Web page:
Writing thresholds

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I’ve had three weeks devoted purely to writing papers.  During these weeks I’ve noticed a pattern in the way I get writing done.  The first stage is a long thinking stage which could take months or even years as was the case with one paper.  In the thinking stage, I collect articles, read, write notes, write the problem/purpose statement for the paper and I think about what I want to say.  This stage takes place, in and around all the many other tasks in life. And it involves writing lots of notes. Then I reach a point, usually because there is a deadline when I decide to block off a few days and stay at home to write.  I stay at home because I won’t get interrupted and because when I’m in this phase, I really focus and the house can burn down around me and I wouldn’t notice.  I try to block off a minimum of three days if I can.  The first day involves stops and starts of writing, lots of frustration, some cursing, some queries to the heavens about why I put myself through this and quite a lot of nothing happening.  I have patches of writing but nothing coherent.  I go to bed thinking that I will never get this paper written.  The next day I’m conscious that I have to get the paper written and I’m running out of time. It is almost as if I have to cross a physical threshold that involves making an embodied decision that the paper will be written.  From that point, I start seriously writing.  I don’t mean that the paper is written perfectly but that I end up with a coherent whole that can be revised and edited into a finished piece.  If I don’t consciously cross that threshold, the paper stays elusive.  I’ve been trying to understand what that threshold is.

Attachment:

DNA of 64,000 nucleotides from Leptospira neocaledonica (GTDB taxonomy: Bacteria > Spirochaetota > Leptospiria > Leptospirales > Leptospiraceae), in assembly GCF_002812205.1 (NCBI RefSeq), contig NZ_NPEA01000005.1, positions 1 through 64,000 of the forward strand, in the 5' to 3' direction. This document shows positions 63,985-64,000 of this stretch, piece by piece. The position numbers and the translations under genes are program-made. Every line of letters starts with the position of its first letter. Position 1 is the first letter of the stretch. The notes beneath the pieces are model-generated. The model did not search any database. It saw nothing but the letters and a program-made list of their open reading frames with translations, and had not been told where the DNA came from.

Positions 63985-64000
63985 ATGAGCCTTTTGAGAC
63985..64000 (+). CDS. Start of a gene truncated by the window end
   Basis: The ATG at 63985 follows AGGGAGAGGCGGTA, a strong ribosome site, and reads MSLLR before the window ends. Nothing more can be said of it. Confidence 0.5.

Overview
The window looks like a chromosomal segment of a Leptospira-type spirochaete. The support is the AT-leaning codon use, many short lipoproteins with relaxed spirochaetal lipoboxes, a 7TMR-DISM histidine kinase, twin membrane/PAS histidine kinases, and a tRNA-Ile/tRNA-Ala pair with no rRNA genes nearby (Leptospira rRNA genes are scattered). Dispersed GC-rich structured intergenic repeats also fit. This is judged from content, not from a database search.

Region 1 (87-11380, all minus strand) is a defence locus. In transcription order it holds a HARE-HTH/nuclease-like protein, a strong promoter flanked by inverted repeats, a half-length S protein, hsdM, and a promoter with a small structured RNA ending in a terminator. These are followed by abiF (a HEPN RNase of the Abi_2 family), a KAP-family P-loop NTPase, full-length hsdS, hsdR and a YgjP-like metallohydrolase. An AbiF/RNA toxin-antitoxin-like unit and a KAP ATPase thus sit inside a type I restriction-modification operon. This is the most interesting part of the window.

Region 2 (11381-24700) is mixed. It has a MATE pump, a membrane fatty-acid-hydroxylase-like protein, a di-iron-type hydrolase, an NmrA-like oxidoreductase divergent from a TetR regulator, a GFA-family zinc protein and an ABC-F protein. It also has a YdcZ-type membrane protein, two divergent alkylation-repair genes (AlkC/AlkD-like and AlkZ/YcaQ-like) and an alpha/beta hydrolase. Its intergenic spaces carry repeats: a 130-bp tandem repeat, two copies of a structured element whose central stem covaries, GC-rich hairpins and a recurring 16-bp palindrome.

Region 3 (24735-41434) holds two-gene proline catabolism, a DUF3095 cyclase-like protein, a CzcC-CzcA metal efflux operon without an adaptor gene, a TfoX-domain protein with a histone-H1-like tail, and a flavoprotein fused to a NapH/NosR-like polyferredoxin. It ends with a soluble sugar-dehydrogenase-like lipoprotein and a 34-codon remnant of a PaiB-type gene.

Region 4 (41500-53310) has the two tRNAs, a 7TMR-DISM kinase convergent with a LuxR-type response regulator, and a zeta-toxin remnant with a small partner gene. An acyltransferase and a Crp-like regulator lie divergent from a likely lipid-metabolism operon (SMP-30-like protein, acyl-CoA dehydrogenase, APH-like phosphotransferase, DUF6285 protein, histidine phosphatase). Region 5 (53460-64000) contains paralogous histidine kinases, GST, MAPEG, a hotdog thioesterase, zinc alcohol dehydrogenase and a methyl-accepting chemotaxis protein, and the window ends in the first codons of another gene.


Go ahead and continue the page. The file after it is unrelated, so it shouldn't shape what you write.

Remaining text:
Wisker and Savin-Baden in a paper called ‘Priceless conceptual thresholds: Beyond the ‘stuck’ place in writing’ (London Review of Education, 7(3), 235-247, 2009) talk about conceptual thresholds in writing.  One such threshold surrounds ontological questioning, where academic writers experience a questioning of self and how that self relates to being in the world.  Being criticised, feeling uncertain about having something worthwhile to say and querying the value of writing and publishing can bring this on.  Conceptual thresholds also relate to the language and knowledge of the discipline or discourse we belong to.  What counts as valuable knowledge?  As writers we sometimes get stuck as this threshold because we feel we cannot contribute at the level expected of the discipline/discourse.  Wisker & Savin-Baden (2009) suggest that patchwriting (drawing from other’s work), mimicry (following other’s work), critical friends and pushing through as ways to cross these thresholds.

I agree with Wisker & Savin-Baden and I think I experience conceptual thresholds throughout the process of writing a paper.  But the threshold I experience that I’m talking about here, relates more to the emotional experience of writing.  I think my body knows how difficult it will be to sit for the next 6-8 hours and become immersed in an extremely complex and taxing task.  Even after that 6-8 hours is up, there will still be a lot of work involved in getting the paper finished.  I think my body resists before the threshold.  The day that I spend cursing and in frustration is preparation for crossing the threshold.  In crossing the threshold, I know what is coming but am now prepared to engage in it.  It is a conscious decision, that then allows me to engage in the difficult work of constructing knowledge out of nothing, of pulling together disparate thoughts into a coherent form, of responding to an ongoing discursive dialogue even though I may feel I have nothing to contribute.

We all write differently and our processes are unique.  You may not experience the same threshold as I did but I think it is worth thinking about what writing thresholds you do face.  Can you identify them?  What helps you cross them?

Cecile

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